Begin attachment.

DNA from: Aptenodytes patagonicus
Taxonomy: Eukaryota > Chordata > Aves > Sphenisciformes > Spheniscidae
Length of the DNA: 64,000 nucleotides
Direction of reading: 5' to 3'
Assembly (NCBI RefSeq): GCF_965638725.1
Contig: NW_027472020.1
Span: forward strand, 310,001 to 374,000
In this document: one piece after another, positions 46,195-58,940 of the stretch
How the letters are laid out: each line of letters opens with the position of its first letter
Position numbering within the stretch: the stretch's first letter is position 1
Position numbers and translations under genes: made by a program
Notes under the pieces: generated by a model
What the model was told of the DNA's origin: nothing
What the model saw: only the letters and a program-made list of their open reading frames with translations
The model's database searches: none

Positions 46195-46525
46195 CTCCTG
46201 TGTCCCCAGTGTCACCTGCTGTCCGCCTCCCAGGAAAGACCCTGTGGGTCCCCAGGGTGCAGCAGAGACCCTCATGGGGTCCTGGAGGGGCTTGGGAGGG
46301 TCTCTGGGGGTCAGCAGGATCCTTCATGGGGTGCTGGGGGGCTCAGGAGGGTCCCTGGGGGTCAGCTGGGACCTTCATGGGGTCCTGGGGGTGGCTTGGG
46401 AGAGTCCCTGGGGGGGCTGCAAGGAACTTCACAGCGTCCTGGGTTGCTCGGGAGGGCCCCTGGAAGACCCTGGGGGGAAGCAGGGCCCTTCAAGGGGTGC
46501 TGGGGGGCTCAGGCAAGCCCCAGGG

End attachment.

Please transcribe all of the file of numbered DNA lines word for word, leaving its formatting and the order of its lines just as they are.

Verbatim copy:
DNA from: Aptenodytes patagonicus
Taxonomy: Eukaryota > Chordata > Aves > Sphenisciformes > Spheniscidae
Length of the DNA: 64,000 nucleotides
Direction of reading: 5' to 3'
Assembly (NCBI RefSeq): GCF_965638725.1
Contig: NW_027472020.1
Span: forward strand, 310,001 to 374,000
In this document: one piece after another, positions 46,195-58,940 of the stretch
How the letters are laid out: each line of letters opens with the position of its first letter
Position numbering within the stretch: the stretch's first letter is position 1
Position numbers and translations under genes: made by a program
Notes under the pieces: generated by a model
What the model was told of the DNA's origin: nothing
What the model saw: only the letters and a program-made list of their open reading frames with translations
The model's database searches: none

Positions 46195-46525
46195 CTCCTG
46201 TGTCCCCAGTGTCACCTGCTGTCCGCCTCCCAGGAAAGACCCTGTGGGTCCCCAGGGTGCAGCAGAGACCCTCATGGGGTCCTGGAGGGGCTTGGGAGGG
46301 TCTCTGGGGGTCAGCAGGATCCTTCATGGGGTGCTGGGGGGCTCAGGAGGGTCCCTGGGGGTCAGCTGGGACCTTCATGGGGTCCTGGGGGTGGCTTGGG
46401 AGAGTCCCTGGGGGGGCTGCAAGGAACTTCACAGCGTCCTGGGTTGCTCGGGAGGGCCCCTGGAAGACCCTGGGGGGAAGCAGGGCCCTTCAAGGGGTGC
46501 TGGGGGGCTCAGGCAAGCCCCAGGG